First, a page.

Public: Where can we put pressure?
Charles Miller: Let LANL and others know of your interest in the project.
Public: Would the congressional delegation be any help?
Charles Miller: I don't know.
Public: From the Bush administration down to senator Dominici, we have to let them know there are a lot of claims for compensation resulting from exposure to radiation. A lot of people need the information from this project to document their claims. We need this documentation. The job is only done half way. It's all political; Sen. Pete Dominici needs to be contacted. We need to have you guys with need-to-know to show what was released that could have affected the residents of northern New Mexico. We don't have a way of obtaining documents otherwise. When it comes to LANL, there is always the secrecy of LANL. I think there is a lot of information that still needs to come out to the public.
Charles Miller: We will do our best.
Public: How does this project compare to Hanford or ORNL?
Charles Miller: They were a quite a bit different.
Public: Why was LANL one of the last sites studied?
Charles Miller: When started, there was a lot of pressure from Hanford, in terms of prioritizing. LANL was not on the top of the list because of the amount of documents and the security issues.
Public: What was the original objective of the contract? A lot of activity related to LANL occurred at other sites. Is this information being included? Personally, I saw more nuclear bombs go off than any other person. I'm a down-winder. Without places like LANL, we might not be here now.
Charles Miller: The purpose of this project is to retrieve and evaluate historical documents. When Hanford documents were released, it was discovered that there had been releases to the environment. As a result, we performed an epidemiological study. Document reviews look for significant evidence in a systematic way. Tom's job is to review, evaluate and release relevant documents. You can use the documents for your own issues.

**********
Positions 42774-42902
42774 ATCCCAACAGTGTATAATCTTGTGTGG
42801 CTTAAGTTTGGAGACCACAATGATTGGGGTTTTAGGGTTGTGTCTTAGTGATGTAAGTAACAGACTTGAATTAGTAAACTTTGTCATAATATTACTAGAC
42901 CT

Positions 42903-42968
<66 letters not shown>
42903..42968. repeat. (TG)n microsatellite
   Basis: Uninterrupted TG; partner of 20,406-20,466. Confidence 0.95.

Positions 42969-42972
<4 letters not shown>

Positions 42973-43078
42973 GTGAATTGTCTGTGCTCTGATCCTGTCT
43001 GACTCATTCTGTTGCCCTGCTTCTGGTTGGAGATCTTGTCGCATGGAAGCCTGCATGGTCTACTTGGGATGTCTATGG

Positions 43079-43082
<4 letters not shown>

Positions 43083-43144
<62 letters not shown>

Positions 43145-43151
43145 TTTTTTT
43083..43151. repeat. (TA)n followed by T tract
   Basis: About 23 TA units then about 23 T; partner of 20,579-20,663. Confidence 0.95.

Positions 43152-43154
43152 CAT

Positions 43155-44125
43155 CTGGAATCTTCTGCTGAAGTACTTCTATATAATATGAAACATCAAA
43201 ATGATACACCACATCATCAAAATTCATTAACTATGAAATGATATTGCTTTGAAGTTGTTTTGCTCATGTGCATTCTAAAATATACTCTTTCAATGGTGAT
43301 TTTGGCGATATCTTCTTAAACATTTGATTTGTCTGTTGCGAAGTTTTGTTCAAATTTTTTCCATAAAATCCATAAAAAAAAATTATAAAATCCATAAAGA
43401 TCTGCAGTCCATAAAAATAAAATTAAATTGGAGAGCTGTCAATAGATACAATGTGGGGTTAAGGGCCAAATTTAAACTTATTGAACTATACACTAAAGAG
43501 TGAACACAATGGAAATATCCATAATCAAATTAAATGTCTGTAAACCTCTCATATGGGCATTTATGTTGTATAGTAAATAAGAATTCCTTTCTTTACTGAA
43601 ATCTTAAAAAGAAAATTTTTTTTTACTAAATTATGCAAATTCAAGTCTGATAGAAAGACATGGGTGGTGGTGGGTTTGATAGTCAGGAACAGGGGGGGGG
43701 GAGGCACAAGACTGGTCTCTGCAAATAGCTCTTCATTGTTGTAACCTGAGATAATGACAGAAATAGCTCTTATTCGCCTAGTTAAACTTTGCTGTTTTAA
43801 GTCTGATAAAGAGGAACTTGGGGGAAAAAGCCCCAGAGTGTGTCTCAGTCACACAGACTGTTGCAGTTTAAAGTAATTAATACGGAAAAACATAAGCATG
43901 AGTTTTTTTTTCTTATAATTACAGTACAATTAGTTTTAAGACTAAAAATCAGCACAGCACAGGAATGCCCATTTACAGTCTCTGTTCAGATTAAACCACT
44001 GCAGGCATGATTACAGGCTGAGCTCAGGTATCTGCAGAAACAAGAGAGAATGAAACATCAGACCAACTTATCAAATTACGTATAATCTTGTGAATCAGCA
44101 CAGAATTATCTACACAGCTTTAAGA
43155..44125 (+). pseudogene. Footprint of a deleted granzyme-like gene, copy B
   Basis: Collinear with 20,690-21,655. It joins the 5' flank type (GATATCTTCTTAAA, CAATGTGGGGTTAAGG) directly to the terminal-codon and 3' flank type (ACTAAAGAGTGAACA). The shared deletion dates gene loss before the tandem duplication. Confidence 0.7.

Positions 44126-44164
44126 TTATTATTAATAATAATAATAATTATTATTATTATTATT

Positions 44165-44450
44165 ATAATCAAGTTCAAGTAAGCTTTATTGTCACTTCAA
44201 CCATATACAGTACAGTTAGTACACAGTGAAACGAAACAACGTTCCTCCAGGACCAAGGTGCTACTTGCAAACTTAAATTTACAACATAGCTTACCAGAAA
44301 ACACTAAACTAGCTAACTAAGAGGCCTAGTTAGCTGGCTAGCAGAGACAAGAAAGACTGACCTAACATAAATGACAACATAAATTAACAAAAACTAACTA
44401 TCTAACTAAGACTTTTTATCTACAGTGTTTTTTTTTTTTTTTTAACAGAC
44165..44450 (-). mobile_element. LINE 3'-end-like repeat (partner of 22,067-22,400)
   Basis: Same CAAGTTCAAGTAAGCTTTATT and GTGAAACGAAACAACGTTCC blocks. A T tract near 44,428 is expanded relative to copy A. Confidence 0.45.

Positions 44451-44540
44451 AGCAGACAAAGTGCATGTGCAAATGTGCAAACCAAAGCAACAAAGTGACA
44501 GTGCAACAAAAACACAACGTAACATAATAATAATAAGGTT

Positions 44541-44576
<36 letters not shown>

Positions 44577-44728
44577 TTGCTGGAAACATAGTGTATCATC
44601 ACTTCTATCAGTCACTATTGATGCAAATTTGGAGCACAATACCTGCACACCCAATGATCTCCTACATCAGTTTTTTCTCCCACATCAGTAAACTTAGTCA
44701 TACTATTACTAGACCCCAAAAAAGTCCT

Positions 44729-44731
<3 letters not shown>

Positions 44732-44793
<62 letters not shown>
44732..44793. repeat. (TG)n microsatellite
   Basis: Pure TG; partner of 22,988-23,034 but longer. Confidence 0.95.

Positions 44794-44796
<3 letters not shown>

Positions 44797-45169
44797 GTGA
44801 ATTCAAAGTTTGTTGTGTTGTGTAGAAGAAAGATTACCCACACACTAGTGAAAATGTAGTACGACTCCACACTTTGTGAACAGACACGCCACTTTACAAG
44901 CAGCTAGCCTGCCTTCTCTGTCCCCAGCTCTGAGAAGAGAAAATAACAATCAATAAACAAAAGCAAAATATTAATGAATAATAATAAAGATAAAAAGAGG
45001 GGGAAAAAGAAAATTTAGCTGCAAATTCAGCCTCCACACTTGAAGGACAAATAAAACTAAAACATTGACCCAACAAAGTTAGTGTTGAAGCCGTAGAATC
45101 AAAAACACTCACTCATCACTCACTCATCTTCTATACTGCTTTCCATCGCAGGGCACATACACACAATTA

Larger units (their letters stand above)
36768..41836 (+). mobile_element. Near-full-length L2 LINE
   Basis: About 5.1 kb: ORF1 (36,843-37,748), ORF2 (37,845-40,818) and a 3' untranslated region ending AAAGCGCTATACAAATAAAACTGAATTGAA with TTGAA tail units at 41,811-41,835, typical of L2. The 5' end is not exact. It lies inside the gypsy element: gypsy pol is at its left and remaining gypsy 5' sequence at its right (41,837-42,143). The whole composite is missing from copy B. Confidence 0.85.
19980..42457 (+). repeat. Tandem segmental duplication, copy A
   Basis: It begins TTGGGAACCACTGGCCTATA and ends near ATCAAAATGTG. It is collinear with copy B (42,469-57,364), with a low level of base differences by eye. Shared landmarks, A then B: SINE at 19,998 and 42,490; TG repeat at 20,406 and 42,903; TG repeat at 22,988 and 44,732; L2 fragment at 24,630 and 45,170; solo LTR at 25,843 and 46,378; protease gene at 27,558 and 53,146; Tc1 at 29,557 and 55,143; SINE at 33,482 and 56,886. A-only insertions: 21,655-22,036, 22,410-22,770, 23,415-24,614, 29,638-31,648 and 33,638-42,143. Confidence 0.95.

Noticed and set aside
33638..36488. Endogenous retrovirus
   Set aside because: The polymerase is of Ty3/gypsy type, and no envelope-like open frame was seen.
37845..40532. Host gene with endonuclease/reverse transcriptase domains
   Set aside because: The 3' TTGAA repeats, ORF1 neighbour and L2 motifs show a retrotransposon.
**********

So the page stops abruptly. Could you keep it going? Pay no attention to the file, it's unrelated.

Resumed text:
Public: Why are some of these issues not addressed in the MOU?
Charles Miller: We thought the MOU did address many of these issues satisfactorily. The MOU is very general. It recognized that each site is different. We have had to conduct negotiations at each site. Frankly, I thought the MOU did cover some of these issues.
Public: Will the final report address tissue sample reports?
Charles Miller: Yes.
Public: With regard to the contract, how much was spent on security issues related to Wen Ho Lee and the missing hard drives?
Charles Miller: There were no security issues related to CDC or its contractor. Certainly, we encountered delays. However, during those lockouts, Tom's staff was working on other project work.
Tom Widner: We worked on reports, interviews, or unclassified reviews during the lockouts. The cost was in terms of time delay more than cost.
Public: It is disingenuous to call this a final report. You are not looking at everything as you said you were going to do.
Charles Miller: We have been trying to figure out what to call the report. It is a report that wraps up and summarizes work under the current contract.
Public: In regards to the implicit contract with the people of northern New Mexico, you said you would go through and complete Phase 1 to determine if you were going to go through Phase 2. Do you think the completion of half of Phase 1 will provide enough evidence to go ahead with Phase 2?
Charles Miller: Phase 2 amounts to a source term analysis to determine the magnitude of off-site releases. Tom and his people have developed some preliminary and very rough estimates. We can't say more until we see Tom's report.
Public: What have you determined from autopsy reports?
Tom Widner: Preliminary indications exist that people that lived around LANL do have elevated levels of plutonium compared to people, lets say, around Denver, and that the plutonium exposure most likely occurred in the earlier years of Los Alamos operations. Our analysis is very preliminary, and we cannot draw definite conclusions yet. Indications are is that this deserves a closer look.
Public: Did your folks cover Area G or DP West? For example, I worked as a heavy operator, but I am not up to date with measurements. A lot of these folks can't get medical records to substantiate levels. People are not being compensated because NIOSH could not conduct a dose reconstruction.
Joe Shonka: I would note that our interim report from last spring contains 5-6 pages regarding autopsy reports. You can read about our analysis there. The report is available on our Website. Our project is focused on off-site people. NIOSH is studying workers' health and exposure. We are coordinating our efforts with NIOSH. We have maintained a log that identifies records that seemed relevant to their study. I have sent memos to NIOSH noting relevant documents. Informally we have upgraded some documents for release on NIOSH's request. They made copies of commentary and medical records. We try to help NIOSH, but it is a separate study. We believe that the database will be released to NIOSH before its release to Zimmerman Library.